I said to myself, “If we can keep the front of the eye alive in culture, why is it not possible with the back of the eye?” We need to have human retinal neurons alive in culture to study therapies in a pre-clinical human system. With no expertise in engineering but the strong will to persevere, I sought help from family and reached out to my mechanical engineer cousin, Husain Lohawala.
Husain and I brainstormed for weeks before we came up with our first prototype.
However, it only allowed culture of the eye but no automation with fluid systems to keep the eye alive for long periods. I turned to my husband, Gaurav Sharma, a Software Engineer, and an accomplice by marriage. I requested his assistance and said the work could go no further without his expertise. With his help we proceeded to build numerous prototypes. It wasn’t successful each time, but we did learn from each prototype. We would build a prototype and have successful functionality in certain aspects but not in others. So ensued multiple brainstorming sessions with my mentor and the team. And finally, we had a successful model in our hands.
The first-ever device for maintaining the human posterior eye under pressure, which could revolutionize clinical therapy testing.
With a utilities patent underway, it was a phone call from Dr. Emmanuel Urquieta at the Translational Research Institute for Space Health (TRISH) that started my journey in the field of space biology. His simple question about whether I was interested in submitting a proposal for a grant solicitation from TRISH changed my research trajectory. He was intrigued about my novel model, and inquired if it could be utilized for Spaceflight-associated Neuro-ocular Syndrome (SANS).
This syndrome of ocular clinical findings is seen in astronauts after six months or more of long-term missions. Amongst other visual changes, the astronauts become increasingly hyperopic (long-sighted) over time which essentially requires dynamically changing reading glasses. This may not seem significant in short missions but could become mission critical during long duration Artemis or Mars missions, which makes it a high risk for NASA.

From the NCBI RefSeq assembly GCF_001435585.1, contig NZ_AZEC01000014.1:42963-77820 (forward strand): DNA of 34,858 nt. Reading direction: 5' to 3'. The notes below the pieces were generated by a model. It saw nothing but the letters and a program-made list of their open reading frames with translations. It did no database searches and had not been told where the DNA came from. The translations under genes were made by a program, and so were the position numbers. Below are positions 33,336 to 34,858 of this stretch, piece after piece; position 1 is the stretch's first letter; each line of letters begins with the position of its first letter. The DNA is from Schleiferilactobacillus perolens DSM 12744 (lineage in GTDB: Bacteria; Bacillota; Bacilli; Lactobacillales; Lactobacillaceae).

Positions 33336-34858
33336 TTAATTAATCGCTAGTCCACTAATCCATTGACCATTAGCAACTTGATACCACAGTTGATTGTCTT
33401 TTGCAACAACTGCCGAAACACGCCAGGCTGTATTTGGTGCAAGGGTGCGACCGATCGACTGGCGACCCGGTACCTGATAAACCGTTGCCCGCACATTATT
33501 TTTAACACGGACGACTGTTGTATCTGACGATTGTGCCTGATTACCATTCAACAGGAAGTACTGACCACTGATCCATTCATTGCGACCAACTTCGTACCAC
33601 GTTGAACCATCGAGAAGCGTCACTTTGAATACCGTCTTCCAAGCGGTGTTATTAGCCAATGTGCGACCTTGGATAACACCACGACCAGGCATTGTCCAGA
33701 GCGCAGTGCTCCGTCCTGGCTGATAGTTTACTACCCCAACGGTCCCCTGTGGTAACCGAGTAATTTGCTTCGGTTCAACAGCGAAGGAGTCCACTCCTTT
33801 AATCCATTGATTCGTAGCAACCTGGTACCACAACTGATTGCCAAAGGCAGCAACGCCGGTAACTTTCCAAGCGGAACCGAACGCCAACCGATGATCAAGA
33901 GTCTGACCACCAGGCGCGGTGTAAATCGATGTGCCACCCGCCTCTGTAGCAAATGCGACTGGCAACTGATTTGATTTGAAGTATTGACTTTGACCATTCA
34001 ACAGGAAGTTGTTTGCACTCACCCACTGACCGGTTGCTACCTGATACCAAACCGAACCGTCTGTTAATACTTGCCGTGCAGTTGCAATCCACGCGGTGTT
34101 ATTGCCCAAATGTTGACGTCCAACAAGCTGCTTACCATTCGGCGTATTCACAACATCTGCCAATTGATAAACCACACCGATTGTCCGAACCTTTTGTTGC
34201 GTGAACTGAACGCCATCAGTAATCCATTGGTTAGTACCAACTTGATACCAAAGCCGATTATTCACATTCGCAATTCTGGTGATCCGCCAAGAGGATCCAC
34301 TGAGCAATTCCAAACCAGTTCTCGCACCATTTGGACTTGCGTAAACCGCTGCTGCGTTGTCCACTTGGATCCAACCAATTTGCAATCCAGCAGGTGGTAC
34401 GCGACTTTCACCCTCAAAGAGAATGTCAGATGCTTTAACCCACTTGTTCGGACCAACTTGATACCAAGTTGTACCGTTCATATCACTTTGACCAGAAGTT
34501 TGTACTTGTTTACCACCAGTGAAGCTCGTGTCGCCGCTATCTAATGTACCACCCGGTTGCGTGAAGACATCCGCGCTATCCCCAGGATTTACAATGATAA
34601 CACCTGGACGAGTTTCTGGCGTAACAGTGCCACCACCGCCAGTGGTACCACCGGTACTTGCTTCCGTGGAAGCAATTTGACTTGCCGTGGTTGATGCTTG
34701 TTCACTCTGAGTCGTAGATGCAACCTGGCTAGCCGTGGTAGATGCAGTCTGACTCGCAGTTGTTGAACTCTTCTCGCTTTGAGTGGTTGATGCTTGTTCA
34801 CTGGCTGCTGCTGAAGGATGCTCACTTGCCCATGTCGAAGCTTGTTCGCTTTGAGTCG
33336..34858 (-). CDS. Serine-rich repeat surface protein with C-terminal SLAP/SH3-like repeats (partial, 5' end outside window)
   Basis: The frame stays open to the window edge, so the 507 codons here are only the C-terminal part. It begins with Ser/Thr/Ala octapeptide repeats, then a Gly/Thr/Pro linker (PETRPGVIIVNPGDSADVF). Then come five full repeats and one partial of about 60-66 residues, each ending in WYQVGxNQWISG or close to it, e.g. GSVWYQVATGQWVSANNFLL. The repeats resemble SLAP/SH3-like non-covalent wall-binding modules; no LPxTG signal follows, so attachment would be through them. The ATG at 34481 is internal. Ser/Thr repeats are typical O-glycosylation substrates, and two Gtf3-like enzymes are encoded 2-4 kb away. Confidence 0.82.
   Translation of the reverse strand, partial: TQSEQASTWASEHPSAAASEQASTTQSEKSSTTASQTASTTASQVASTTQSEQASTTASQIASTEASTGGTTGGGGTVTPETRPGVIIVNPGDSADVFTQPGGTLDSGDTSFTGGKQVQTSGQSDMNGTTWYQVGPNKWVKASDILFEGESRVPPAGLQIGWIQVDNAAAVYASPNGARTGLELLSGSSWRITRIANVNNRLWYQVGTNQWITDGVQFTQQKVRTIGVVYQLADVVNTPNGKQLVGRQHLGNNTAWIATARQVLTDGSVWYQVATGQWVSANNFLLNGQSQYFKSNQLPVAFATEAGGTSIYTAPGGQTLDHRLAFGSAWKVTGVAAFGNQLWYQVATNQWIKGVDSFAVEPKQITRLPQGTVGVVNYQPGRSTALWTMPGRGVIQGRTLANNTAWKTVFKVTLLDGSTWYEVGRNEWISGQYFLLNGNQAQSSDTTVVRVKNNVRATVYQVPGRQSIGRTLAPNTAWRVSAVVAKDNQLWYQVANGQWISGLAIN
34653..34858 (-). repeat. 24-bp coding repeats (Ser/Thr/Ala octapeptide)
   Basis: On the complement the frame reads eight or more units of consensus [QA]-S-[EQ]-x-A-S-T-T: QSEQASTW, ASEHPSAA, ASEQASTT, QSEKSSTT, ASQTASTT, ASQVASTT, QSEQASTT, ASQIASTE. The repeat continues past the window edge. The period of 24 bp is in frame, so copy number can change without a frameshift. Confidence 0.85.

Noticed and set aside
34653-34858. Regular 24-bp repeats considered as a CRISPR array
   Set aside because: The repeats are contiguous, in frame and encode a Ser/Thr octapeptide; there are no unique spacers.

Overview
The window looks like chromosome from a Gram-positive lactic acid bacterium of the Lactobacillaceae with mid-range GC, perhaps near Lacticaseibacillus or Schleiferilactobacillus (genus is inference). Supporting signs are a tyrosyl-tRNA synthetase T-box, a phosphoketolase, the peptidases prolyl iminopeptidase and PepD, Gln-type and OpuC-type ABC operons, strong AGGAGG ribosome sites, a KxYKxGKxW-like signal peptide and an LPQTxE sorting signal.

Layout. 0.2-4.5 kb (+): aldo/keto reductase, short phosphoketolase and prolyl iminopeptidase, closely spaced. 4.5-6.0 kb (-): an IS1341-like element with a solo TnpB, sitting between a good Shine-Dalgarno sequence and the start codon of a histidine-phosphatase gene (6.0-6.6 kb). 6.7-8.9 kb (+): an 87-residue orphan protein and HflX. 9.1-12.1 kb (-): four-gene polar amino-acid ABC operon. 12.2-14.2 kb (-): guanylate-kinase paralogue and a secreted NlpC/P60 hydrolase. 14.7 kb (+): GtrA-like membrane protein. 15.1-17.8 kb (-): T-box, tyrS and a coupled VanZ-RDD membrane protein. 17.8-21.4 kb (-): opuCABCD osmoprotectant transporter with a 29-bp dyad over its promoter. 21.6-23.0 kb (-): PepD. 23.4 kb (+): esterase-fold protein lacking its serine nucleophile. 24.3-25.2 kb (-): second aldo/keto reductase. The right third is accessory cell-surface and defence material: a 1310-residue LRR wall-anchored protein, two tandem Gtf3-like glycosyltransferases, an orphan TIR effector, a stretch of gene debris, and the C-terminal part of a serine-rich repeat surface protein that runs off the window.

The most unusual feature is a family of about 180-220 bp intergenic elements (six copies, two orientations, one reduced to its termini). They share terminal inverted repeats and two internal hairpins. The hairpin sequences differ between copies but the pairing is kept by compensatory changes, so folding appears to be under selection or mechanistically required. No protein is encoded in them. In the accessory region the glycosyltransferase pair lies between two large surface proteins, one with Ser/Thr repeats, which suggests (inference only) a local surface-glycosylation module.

I was interested and amazed how this idea for pursuing space research and SANS just fell into my lap. Submitting a TRISH proposal was a high-risk idea, but I was enthralled, eager to commit, and excited to acquire funding to characterize my model for SANS. I immediately spent the next two weeks reading and writing a grant proposal for TRISH to use my model as a ground analog for SANS. After many sleepless nights, six weeks later, I found out that I had received funding for my first-ever extramural grant from TRISH. I was on the way to exploring new frontiers.
I and my research team spent the next six months purchasing all the supplies, reagents, and equipment for the project, and were on the cusp of starting our large-scale study, when suddenly COVID-19 was declared a pandemic. Everything we had worked for came crashing down. We had to immediately shut down the labs, the experiments were closed out, and all the human eye samples were discarded in just a span of one week. It was devastating to have spent so much time and effort for everything to be put on pause, but our lab shutting down seemed inconsequential compared to the immense tragedy that engulfed the lives of everyone who was suffering from COVID or loved ones who passed due to the virus.
With an eye on adaptation, we changed gears and brainstormed new ways of completing the milestones we intended to set out to ensure that we were truly doing justice to the initial proposal. The silver lining from the pandemic was and has been the ability to adapt and accept change, while still moving forward.